- Every component in Summit systems has been measured to proper heat levels to ensure they do not become a fire hazard by becoming too warm and a fire hazard.
- Summit systems have had EMI testing done to verify that lightning, and other electronic devices and interference, do not affect the safety of the door.
- Summit now utilizes shielded cable that runs through walls of houses and grounds out electrical spikes.
- Summit systems provide safety to end users and has life-of-safety features built into our “pinch point” protection.
Now that we’ve covered the basics of what the UL 325 standard is and requires, and how we meets these criteria and requirements, let’s look at why you should care about it.
While Summit Automation complies with the UL 325 standard, commitment to the standard is needed from every party involved. Summit Automation’s system has been tested as a whole and designated as a SYSTEM UL 325 compliant. Not only is the manufacturer responsible for the safety of these products, but also the designer, specifier, dealer, installer, technician, and end user. The new standard affects the entire process, from specification to installation and use. By complying with the UL 325 standard, you will be providing the highest safety and liability prevention available for these systems, from start to finish. Everyone is accountable and responsible for making sure the product is safe, and safety is Summit Automation’s primary concern.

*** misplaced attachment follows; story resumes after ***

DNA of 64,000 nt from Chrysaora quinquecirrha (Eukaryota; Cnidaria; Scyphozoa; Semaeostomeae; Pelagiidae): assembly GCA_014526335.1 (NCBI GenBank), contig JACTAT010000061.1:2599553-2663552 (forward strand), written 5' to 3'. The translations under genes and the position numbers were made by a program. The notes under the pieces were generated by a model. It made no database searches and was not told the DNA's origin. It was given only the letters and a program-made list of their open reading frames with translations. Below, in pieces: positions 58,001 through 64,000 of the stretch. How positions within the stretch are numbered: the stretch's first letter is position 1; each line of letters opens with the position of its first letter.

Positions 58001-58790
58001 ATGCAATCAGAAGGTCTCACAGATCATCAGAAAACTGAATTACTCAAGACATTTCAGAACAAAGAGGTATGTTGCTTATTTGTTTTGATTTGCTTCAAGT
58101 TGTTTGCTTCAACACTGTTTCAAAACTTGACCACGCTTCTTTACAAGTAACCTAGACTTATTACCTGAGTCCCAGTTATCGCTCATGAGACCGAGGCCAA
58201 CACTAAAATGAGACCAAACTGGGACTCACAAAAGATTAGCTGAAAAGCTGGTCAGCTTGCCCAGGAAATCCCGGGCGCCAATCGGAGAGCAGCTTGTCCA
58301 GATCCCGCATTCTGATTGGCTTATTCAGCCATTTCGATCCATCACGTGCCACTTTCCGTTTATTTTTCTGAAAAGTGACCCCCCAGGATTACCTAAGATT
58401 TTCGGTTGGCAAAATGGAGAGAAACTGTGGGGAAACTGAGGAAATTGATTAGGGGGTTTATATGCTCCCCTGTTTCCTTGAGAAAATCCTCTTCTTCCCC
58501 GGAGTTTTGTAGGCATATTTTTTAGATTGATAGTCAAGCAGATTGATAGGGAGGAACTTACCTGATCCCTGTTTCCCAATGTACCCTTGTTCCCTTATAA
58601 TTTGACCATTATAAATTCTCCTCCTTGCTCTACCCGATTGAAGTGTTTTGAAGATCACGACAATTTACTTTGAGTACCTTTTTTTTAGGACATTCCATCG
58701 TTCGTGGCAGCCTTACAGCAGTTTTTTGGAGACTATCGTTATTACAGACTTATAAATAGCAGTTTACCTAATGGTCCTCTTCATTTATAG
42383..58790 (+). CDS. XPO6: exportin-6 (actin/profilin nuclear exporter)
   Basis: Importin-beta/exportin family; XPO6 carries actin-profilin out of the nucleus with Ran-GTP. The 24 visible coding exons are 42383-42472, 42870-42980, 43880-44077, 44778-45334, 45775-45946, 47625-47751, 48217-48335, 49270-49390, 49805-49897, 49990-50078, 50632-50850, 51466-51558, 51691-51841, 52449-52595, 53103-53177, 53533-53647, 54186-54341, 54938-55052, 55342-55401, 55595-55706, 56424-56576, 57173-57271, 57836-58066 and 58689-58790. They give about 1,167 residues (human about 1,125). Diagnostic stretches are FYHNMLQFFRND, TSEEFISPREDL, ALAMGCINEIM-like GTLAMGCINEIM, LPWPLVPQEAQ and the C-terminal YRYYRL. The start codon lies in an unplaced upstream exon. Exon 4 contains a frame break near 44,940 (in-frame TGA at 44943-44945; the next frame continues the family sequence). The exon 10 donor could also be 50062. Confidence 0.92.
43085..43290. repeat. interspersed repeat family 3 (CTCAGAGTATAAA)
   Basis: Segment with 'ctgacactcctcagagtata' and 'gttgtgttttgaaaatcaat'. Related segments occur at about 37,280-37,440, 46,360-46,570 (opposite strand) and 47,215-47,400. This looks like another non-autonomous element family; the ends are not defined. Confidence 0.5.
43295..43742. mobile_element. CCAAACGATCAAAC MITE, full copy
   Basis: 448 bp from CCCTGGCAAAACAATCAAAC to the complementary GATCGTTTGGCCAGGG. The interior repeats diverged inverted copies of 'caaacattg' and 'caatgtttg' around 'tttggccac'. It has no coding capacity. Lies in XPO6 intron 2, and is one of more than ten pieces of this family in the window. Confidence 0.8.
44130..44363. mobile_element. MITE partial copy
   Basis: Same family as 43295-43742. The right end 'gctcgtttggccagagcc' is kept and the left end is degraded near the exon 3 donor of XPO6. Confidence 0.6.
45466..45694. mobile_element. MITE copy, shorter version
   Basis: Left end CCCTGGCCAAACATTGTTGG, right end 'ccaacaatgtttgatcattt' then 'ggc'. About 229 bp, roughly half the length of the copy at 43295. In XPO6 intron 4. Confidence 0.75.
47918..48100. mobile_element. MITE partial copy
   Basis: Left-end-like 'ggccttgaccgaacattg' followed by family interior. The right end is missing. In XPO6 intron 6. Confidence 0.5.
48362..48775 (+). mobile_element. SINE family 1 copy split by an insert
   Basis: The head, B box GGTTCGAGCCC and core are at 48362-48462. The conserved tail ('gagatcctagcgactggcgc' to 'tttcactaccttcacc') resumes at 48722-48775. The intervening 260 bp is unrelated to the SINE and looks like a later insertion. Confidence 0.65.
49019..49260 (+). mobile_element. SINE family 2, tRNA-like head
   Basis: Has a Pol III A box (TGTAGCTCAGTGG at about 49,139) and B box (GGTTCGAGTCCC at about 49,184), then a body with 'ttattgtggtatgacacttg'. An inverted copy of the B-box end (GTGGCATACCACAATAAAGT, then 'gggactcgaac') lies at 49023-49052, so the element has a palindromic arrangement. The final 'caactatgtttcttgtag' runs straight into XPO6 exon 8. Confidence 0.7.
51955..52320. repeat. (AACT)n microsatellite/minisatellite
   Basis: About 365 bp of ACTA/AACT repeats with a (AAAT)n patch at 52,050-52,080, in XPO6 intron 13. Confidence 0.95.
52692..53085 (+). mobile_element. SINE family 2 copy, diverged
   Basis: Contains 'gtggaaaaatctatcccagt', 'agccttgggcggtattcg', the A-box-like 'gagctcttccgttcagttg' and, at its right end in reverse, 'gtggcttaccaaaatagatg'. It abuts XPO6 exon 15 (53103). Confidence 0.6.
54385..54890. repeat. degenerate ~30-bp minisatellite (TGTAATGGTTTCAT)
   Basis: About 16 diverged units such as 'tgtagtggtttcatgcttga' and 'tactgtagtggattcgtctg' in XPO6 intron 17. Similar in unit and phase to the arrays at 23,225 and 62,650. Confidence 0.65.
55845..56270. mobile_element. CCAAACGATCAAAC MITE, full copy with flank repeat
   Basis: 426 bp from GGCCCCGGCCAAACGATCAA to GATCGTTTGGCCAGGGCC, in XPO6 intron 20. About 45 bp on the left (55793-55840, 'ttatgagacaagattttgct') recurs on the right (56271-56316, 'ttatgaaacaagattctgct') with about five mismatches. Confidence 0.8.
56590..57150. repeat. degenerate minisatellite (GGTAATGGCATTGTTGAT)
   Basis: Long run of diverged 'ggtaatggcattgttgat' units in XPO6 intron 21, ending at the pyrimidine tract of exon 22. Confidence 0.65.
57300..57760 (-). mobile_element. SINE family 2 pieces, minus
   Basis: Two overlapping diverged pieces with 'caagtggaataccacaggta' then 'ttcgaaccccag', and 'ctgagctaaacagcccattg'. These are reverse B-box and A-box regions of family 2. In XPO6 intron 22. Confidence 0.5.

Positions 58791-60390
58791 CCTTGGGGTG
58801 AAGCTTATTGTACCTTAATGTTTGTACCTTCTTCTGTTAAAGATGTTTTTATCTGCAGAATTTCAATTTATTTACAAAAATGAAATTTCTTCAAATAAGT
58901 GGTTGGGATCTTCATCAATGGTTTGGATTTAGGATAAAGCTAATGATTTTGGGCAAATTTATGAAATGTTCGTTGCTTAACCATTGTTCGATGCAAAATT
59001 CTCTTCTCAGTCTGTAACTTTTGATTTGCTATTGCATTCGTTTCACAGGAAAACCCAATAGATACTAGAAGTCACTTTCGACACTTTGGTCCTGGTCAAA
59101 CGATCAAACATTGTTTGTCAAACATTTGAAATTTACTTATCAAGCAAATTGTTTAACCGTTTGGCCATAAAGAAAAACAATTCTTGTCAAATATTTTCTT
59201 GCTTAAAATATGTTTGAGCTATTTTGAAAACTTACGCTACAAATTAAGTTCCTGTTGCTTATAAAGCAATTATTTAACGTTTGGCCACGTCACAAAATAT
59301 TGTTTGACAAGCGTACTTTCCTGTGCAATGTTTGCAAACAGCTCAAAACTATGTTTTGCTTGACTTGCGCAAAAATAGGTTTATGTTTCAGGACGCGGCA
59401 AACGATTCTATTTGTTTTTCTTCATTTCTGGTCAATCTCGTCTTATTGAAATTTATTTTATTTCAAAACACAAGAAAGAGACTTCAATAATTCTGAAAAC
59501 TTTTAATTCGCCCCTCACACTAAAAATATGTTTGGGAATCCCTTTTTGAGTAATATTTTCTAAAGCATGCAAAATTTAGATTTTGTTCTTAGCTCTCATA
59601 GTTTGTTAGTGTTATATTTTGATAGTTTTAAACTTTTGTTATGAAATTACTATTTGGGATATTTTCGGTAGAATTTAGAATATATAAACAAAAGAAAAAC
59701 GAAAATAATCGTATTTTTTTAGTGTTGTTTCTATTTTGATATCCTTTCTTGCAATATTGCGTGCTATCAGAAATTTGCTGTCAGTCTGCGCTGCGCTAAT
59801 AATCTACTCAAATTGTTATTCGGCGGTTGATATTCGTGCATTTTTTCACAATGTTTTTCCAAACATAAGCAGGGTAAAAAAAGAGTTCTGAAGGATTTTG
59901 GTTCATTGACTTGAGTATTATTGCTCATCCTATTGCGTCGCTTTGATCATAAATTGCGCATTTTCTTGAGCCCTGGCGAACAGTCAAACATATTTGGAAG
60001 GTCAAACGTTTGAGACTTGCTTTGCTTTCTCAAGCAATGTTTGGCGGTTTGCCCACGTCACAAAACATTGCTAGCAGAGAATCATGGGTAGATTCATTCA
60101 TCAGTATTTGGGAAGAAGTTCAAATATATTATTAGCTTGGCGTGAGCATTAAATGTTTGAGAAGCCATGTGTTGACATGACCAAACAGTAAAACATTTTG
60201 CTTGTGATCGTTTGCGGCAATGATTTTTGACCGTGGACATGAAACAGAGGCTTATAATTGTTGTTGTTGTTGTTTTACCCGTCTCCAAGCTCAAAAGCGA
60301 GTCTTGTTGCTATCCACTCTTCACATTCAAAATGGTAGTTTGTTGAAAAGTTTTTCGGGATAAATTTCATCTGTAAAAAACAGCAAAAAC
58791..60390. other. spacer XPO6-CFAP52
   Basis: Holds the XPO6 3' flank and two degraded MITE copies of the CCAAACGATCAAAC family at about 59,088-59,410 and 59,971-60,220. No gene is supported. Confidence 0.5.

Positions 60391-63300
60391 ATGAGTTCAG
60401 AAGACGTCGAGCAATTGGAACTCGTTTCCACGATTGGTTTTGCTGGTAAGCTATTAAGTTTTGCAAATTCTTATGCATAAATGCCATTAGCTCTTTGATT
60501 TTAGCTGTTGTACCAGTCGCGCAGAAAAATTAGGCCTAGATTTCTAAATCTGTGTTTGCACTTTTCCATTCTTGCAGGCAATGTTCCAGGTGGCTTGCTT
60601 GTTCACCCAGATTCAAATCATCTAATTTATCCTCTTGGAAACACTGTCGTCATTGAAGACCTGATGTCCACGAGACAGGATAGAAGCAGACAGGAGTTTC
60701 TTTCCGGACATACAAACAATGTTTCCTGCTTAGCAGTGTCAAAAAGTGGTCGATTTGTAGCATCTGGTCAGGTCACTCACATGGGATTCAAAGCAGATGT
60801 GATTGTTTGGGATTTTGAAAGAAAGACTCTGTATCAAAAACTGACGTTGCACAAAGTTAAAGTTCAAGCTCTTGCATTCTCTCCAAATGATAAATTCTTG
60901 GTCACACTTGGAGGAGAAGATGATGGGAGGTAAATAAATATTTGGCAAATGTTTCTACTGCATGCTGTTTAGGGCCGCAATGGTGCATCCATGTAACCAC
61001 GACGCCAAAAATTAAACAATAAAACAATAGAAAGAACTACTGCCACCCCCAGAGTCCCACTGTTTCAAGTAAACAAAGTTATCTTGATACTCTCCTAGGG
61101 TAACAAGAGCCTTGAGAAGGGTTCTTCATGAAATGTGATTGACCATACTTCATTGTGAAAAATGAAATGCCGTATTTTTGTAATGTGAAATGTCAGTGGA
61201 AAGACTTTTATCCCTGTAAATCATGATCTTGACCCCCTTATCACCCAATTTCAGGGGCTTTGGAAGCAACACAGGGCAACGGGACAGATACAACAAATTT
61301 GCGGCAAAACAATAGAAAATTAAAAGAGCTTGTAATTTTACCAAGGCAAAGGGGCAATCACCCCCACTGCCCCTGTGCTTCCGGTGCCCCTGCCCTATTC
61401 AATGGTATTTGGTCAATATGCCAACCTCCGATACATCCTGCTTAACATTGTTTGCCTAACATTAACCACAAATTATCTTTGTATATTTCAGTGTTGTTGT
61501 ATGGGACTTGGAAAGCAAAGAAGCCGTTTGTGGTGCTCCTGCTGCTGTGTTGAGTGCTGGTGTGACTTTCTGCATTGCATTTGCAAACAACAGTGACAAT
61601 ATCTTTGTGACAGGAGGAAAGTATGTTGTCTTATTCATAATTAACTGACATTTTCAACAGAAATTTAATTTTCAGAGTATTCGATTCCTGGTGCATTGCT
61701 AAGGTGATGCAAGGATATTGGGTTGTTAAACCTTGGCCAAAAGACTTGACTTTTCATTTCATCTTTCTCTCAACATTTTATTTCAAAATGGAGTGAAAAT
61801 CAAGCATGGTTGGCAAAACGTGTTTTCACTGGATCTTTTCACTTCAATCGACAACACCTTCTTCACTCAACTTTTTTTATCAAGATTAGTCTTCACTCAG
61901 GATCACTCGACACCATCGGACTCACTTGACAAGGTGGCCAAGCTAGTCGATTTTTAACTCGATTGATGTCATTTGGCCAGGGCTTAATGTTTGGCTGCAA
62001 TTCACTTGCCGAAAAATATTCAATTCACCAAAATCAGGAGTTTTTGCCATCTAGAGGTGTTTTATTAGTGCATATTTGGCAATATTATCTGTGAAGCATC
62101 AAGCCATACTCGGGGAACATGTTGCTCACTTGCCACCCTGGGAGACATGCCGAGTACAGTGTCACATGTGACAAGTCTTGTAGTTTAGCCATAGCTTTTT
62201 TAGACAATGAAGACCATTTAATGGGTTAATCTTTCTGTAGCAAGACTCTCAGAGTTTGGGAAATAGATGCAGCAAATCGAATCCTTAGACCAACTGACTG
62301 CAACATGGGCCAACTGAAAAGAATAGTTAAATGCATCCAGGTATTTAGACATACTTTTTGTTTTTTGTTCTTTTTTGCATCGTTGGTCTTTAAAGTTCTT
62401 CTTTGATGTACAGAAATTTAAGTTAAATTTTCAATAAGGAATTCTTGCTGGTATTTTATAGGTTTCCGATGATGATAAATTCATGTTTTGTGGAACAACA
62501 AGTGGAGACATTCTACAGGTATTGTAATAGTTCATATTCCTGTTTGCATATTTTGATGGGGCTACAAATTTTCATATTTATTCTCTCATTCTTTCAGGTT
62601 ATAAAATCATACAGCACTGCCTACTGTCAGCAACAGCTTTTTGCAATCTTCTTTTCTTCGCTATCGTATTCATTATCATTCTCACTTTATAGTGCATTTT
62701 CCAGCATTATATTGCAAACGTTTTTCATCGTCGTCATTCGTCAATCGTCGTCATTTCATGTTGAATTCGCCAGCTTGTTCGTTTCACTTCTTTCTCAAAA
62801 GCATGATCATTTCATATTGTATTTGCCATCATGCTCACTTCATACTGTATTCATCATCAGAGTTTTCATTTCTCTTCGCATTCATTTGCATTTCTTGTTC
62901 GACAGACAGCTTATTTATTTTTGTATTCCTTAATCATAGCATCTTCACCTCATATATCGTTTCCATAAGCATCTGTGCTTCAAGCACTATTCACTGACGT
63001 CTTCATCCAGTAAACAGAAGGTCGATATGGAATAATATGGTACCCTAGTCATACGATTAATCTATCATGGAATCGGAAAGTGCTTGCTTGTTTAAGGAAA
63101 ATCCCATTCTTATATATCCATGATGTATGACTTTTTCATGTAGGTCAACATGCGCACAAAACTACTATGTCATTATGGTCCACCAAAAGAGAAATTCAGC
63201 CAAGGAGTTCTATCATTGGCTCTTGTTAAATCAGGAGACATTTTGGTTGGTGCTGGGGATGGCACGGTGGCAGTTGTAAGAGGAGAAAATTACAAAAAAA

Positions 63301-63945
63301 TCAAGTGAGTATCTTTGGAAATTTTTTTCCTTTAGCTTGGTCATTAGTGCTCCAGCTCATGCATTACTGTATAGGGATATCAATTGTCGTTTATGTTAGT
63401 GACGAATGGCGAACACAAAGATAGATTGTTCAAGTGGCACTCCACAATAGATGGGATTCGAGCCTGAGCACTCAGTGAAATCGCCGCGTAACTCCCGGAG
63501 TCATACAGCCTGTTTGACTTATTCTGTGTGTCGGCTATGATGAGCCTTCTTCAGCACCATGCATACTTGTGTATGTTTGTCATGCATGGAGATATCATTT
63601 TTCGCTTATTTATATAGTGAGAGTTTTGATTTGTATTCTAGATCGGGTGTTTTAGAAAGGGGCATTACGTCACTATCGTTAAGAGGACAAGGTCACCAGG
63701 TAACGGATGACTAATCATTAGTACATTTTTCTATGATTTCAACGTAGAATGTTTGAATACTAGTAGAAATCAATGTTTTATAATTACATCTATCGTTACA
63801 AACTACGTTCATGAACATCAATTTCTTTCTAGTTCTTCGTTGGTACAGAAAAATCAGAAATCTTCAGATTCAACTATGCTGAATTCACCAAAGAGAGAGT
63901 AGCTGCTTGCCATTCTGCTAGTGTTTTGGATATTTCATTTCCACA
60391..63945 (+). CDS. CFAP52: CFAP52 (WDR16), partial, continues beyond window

Is UL 325 a federal law?
Some doubters, or those who may not see the value in making the extra efforts that Summit Automation does, may claim “UL 325 is not a federal law”. However, UL 325 has the force of federal law because it has been incorporated into the National Electric Code (NEC), NFPA 70, as well as the US Consumer Product Safety Improvement Act of 1990. The NEC is not a “federal law” either, but electricians carefully align their work practices to the NEC, which code authorities vigorously enforce, so it makes sense to follow.
Is your installation “up to code”?
As of May 2018, at least 43 states have adopted a version of the International Building Code (IBC) that references compliance to UL 325 and ASTM F2200. When a state adopts an ICC Code, it becomes a law in the state. Thus, UL 325 and ASTM F2200 are enforceable laws in most states. Please check and review DASMA TDS 383 for details about the addition of Automated Vehicular Gate Systems into the ICC model codes.